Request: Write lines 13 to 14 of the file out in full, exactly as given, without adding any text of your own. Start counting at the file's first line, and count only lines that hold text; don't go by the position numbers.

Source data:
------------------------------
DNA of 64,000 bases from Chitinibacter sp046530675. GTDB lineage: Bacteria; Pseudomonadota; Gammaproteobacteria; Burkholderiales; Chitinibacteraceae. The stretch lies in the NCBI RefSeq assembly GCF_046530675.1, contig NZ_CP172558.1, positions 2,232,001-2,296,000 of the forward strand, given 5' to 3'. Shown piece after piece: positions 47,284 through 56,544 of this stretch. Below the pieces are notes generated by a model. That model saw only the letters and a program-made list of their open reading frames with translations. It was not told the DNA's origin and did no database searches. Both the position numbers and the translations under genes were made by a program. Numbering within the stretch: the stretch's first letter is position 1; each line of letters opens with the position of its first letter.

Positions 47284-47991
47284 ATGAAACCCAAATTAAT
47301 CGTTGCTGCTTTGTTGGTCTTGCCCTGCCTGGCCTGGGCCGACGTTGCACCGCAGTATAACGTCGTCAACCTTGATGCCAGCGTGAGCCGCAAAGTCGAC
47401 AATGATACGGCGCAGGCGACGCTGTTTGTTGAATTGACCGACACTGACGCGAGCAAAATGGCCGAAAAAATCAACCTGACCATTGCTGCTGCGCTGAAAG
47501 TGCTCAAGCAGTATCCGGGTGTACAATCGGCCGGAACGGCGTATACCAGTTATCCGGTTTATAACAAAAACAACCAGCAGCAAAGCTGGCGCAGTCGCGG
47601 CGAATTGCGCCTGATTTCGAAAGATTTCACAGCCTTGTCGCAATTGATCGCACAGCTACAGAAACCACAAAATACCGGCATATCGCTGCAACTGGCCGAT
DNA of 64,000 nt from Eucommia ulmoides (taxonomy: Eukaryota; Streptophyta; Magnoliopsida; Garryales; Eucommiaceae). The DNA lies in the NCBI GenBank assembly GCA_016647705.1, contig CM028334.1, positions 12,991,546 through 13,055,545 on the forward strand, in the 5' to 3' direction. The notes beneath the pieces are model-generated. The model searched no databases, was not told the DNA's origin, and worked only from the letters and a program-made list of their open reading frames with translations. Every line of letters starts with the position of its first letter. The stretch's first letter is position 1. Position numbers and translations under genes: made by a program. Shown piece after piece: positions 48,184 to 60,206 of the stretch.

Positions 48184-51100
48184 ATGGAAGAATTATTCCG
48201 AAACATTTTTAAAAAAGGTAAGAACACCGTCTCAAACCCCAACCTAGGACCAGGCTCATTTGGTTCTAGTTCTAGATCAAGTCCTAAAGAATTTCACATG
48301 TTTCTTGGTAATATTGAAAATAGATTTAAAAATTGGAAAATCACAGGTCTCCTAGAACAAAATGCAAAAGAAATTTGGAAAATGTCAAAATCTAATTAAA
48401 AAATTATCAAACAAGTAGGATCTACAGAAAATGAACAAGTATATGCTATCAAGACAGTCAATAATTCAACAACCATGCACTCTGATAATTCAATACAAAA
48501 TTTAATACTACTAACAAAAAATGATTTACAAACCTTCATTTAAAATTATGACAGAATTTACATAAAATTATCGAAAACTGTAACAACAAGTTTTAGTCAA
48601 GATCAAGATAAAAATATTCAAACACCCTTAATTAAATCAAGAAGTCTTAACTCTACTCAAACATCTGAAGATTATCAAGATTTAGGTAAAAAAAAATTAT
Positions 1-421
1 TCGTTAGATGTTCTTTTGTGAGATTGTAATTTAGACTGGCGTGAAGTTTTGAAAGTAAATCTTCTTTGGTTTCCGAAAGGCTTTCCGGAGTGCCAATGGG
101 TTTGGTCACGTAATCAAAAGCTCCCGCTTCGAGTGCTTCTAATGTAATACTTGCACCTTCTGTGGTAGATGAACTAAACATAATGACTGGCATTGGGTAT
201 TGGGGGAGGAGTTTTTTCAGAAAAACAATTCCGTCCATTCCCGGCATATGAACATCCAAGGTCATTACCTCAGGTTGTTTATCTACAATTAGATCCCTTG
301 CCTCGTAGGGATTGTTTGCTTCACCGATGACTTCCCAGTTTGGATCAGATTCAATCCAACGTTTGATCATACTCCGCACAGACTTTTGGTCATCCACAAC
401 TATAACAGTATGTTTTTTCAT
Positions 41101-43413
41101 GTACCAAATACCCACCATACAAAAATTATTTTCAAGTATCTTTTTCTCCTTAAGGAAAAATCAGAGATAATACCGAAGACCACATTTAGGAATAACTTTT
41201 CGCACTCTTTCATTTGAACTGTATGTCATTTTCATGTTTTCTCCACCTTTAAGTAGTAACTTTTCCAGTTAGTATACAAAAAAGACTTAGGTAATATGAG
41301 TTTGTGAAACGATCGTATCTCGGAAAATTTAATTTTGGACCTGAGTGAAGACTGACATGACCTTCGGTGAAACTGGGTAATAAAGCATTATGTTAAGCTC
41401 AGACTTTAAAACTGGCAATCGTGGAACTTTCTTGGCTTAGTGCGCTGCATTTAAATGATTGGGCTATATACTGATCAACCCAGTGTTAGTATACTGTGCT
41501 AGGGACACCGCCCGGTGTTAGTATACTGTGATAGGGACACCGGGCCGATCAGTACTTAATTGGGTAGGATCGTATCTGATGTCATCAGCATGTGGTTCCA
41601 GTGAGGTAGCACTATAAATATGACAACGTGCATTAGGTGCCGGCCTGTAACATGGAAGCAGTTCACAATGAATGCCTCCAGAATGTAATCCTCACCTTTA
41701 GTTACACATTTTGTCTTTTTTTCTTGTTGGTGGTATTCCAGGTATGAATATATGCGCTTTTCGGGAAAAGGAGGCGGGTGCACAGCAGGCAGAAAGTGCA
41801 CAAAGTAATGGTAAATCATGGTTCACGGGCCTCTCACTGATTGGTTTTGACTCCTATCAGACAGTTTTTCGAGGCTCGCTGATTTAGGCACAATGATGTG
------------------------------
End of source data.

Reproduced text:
48401 AAATTATCAAACAAGTAGGATCTACAGAAAATGAACAAGTATATGCTATCAAGACAGTCAATAATTCAACAACCATGCACTCTGATAATTCAATACAAAA
48501 TTTAATACTACTAACAAAAAATGATTTACAAACCTTCATTTAAAATTATGACAGAATTTACATAAAATTATCGAAAACTGTAACAACAAGTTTTAGTCAA